The shrinking public markets and why this matters

October, 2017 Print

Helen Steers, Partner and Head of European Primary Investments, Pantheon.

Helen Steers, Partner and Head of European Primary Investments at Pantheon and current Chair of the BVCA, highlights the trend in the declining number of publicly listed companies, and discusses the key drivers of this phenomenon and the implications for investors


The number of publicly listed companies across global markets has fallen dramatically in the past 20 years. The UK is no exception, where the number of listed stocks has declined by 26% since 1996. In fact, if you delve deeper and exclude the AIM market which expanded significantly in the early 2000s, the main UK market has seen a 57% fall.1 In the US, the number of listed stocks has halved over the same time period.2 The remaining companies are generally older, slower growing and concentrated in a sub-set of sectors. As a result we believe private equity has become increasingly important to complement a public equities portfolio and to enable investors to reach a broader investment universe.

 

Figure 1: Decline in listed stocks on the UK market

Source: Pantheon Ventures

 

The first obvious driver of this trend is the significant decline in IPO activity. The number of IPOs on the UK main market has fallen by 80% since the turn of the century,3 in part because the traditional benefits of listing, to access capital required to finance growth initiatives and expansion, in many instances no longer outweigh the costs and the increased regulatory burdens. The dearth of IPOs since the listing peak in the late 1990s has reduced the refresh rate of new businesses entering the public market. For instance, in the US the average public company is 50% older and 4x larger than it was 20 years ago. Over the same period, the number of companies in the S&P 500 growing at 20% or greater has halved (from 20% to 10%).4 A combination of robust access to private funding (which has further reduced the net benefit of listing), an increase in take-private transactions and a healthy M&A environment driven by large cash rich corporations, suggests that these conditions are likely to persist.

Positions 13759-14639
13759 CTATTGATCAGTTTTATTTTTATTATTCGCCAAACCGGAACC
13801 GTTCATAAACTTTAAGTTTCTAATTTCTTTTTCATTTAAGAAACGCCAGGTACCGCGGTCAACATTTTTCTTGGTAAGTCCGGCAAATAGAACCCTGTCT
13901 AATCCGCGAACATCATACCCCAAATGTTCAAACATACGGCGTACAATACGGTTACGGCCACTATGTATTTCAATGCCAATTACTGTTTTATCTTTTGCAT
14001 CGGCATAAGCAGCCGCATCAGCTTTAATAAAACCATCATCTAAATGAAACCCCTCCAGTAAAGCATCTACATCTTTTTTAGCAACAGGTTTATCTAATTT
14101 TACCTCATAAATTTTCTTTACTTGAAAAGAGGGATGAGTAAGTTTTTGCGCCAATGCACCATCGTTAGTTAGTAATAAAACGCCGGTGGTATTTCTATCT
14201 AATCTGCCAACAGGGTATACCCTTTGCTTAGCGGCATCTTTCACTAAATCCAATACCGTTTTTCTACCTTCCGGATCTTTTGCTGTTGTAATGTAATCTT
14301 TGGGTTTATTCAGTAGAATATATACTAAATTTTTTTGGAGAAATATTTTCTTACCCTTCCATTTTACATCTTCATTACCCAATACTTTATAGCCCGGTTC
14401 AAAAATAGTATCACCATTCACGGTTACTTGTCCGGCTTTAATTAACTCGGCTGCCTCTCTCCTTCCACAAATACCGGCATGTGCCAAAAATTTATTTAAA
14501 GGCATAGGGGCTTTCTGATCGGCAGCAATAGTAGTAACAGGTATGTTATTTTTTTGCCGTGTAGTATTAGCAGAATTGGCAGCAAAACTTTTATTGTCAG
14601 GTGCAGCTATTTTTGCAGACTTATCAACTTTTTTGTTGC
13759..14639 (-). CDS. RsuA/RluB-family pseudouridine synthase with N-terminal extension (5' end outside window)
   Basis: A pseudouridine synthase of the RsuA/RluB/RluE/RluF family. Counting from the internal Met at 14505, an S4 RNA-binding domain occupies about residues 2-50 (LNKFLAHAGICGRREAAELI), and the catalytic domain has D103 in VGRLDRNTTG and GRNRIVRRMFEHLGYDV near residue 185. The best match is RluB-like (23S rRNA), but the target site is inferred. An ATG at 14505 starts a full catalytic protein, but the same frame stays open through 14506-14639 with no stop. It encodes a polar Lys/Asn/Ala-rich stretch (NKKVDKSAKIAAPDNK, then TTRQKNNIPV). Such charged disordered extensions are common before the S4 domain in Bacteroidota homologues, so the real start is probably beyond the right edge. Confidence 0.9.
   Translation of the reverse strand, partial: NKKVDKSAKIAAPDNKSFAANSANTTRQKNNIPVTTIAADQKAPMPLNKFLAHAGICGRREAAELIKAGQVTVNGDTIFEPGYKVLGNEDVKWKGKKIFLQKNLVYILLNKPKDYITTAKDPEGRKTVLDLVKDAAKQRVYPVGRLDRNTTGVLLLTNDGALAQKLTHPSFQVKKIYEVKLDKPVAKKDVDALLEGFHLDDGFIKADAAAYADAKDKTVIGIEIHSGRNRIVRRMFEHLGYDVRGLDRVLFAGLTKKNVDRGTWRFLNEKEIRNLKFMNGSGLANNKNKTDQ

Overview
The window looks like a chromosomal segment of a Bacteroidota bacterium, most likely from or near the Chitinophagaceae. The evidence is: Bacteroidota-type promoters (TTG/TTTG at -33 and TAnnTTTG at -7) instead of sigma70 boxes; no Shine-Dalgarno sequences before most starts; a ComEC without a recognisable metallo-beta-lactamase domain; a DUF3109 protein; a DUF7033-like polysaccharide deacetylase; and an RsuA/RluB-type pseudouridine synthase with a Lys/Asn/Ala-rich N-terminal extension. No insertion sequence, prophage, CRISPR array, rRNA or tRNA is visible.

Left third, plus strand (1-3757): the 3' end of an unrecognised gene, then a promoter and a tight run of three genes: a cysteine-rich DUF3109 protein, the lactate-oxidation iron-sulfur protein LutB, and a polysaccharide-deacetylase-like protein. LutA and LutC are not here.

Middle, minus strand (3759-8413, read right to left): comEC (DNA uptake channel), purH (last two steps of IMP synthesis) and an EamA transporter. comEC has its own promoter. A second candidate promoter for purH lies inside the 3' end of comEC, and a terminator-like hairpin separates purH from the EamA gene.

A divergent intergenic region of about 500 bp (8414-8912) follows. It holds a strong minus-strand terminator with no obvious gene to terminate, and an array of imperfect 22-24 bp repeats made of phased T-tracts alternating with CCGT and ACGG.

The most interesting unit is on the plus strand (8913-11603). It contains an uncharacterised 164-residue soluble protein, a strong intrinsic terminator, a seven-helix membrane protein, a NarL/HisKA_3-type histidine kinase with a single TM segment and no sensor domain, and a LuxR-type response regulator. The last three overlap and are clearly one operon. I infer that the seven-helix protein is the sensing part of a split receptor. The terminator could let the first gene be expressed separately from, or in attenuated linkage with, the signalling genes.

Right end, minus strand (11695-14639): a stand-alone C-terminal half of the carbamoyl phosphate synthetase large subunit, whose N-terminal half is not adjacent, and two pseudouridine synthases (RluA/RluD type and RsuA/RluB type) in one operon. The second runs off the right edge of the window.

Figure 2: UK listings on London Stock Exchange main market have seen a large fall since the turn of the century

Source: London Stock Exchange, New Issues and IPO Summary, Accessed September 25, 2017

 

Increasing access to private market capital has had a profound effect. Total private equity assets under management (unrealised value and dry powder) now hovers at around $2.5 trillion. In 2000 it was just $578 billion.5 So, whilst traditionally public markets were the only source of capital at scale, today that is not the case. In 1996 the median amount raised prior to IPO in the US was just $12 million.6 That figure has grown at 11% per annum to nearly $100 million in 2016, easily within the range of capital that public markets would traditionally provide.7 We believe that access to private funding allows companies to continue pursuing their growth and business objectives without enduring the costs and distractions associated with operating in the public spotlight.

More than ever before, the rapid growth companies experience, and the value for investors created by that growth, is occurring before IPO. Private equity investors have been direct beneficiaries of this trend. The fact that the private equity ownership model includes active, control positions where investors’ interests are aligned with long term value creation is an additional bonus.

Figure 3 charts the IPO investor returns for three very well-known US companies, Amazon, Google and Facebook, and highlights the impact that time to IPO and market cap at IPO can have on potential for subsequent growth, and the evolution over time. As each company in sequence remained private for longer, by the time of IPO they had achieved greater scale both by revenue and market cap, and we believe the impact on revenue growth and potential for returns is apparent. Facebook was able to raise $2.84 billion of private funding and subsequently IPO at over $100 billion in 2012, eight years after its founding. This makes it inconceivable that an IPO investor in the company could replicate the returns of an earlier investor in Amazon’s IPO, which occurred in 1994 just three years after the company was founded. Notionally, Facebook would need to have reached a ~$70 trillion market cap and Google would need to reach a ~$16 trillion market cap to match Amazon’s return since IPO.